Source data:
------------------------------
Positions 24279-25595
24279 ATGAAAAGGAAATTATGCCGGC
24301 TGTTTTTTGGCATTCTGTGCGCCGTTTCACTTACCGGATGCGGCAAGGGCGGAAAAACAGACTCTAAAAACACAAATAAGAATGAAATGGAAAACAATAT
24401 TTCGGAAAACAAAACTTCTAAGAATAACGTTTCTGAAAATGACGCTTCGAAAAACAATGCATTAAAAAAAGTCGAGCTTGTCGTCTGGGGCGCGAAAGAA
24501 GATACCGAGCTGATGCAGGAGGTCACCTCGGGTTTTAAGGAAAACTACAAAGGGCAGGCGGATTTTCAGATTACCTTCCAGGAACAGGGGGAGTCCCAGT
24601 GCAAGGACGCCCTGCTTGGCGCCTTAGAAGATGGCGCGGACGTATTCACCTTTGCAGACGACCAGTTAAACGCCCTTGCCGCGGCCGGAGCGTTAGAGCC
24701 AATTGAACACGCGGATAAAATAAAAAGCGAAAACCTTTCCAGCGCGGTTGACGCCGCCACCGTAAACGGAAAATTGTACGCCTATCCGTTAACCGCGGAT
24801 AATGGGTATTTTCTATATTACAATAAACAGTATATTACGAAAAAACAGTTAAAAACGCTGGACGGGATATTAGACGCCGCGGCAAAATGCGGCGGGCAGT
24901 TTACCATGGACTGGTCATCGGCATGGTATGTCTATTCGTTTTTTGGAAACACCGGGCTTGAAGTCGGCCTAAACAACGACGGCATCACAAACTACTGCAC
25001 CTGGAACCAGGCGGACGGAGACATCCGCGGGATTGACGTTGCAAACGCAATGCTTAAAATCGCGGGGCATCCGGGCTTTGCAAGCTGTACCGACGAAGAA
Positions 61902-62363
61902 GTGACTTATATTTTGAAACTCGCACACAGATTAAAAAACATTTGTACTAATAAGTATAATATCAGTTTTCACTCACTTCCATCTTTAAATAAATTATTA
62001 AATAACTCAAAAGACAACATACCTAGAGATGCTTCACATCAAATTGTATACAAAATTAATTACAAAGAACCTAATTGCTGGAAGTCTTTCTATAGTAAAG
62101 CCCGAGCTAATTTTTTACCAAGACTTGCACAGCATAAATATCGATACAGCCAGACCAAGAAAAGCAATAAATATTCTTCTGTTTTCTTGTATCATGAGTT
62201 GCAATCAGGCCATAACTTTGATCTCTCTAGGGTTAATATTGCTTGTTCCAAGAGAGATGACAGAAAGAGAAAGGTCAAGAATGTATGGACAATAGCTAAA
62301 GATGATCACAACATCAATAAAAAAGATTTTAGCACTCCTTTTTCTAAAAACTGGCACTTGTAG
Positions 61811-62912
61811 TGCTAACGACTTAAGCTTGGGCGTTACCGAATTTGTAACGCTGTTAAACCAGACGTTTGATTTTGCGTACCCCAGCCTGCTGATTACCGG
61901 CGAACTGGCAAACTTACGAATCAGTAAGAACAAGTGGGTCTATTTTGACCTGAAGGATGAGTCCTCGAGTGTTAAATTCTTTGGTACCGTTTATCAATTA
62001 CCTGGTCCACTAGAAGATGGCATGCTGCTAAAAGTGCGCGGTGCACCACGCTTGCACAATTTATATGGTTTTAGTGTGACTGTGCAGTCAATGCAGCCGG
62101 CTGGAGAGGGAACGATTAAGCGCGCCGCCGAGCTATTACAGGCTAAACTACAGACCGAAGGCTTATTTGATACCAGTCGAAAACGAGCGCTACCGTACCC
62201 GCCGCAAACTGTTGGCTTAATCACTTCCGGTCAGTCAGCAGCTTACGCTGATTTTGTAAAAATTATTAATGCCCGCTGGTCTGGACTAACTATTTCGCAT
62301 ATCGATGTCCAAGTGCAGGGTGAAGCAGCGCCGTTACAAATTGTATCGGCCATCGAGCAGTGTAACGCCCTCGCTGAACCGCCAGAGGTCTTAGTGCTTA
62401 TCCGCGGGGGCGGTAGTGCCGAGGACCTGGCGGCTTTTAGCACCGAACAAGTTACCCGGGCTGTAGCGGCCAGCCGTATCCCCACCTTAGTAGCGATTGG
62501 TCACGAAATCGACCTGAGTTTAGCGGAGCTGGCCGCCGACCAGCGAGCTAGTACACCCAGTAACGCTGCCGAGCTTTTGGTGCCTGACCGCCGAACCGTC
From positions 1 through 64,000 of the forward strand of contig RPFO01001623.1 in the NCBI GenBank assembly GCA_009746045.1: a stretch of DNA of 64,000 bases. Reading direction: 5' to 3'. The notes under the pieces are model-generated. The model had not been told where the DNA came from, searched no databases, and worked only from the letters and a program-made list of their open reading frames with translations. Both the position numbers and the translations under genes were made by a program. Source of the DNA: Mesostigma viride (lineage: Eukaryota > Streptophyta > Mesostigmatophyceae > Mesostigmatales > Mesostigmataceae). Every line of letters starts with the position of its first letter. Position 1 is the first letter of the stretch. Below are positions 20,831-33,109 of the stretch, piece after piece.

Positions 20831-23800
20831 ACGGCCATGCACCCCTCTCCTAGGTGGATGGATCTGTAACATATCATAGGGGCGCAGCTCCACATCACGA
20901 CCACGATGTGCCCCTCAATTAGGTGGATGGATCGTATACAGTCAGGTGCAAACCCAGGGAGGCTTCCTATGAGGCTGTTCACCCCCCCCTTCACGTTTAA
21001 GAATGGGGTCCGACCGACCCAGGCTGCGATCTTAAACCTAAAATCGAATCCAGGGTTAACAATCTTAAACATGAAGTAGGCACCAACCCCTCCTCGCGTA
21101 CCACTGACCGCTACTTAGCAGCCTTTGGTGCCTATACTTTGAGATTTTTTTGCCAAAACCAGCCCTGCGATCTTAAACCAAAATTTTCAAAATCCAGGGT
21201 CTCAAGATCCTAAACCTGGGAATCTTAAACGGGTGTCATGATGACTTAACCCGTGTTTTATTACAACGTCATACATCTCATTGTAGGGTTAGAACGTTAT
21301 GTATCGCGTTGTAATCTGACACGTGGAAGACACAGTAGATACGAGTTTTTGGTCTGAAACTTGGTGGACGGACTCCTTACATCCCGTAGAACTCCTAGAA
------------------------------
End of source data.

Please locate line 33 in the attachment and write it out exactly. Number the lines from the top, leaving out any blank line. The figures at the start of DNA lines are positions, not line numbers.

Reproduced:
21301 GTATCGCGTTGTAATCTGACACGTGGAAGACACAGTAGATACGAGTTTTTGGTCTGAAACTTGGTGGACGGACTCCTTACATCCCGTAGAACTCCTAGAA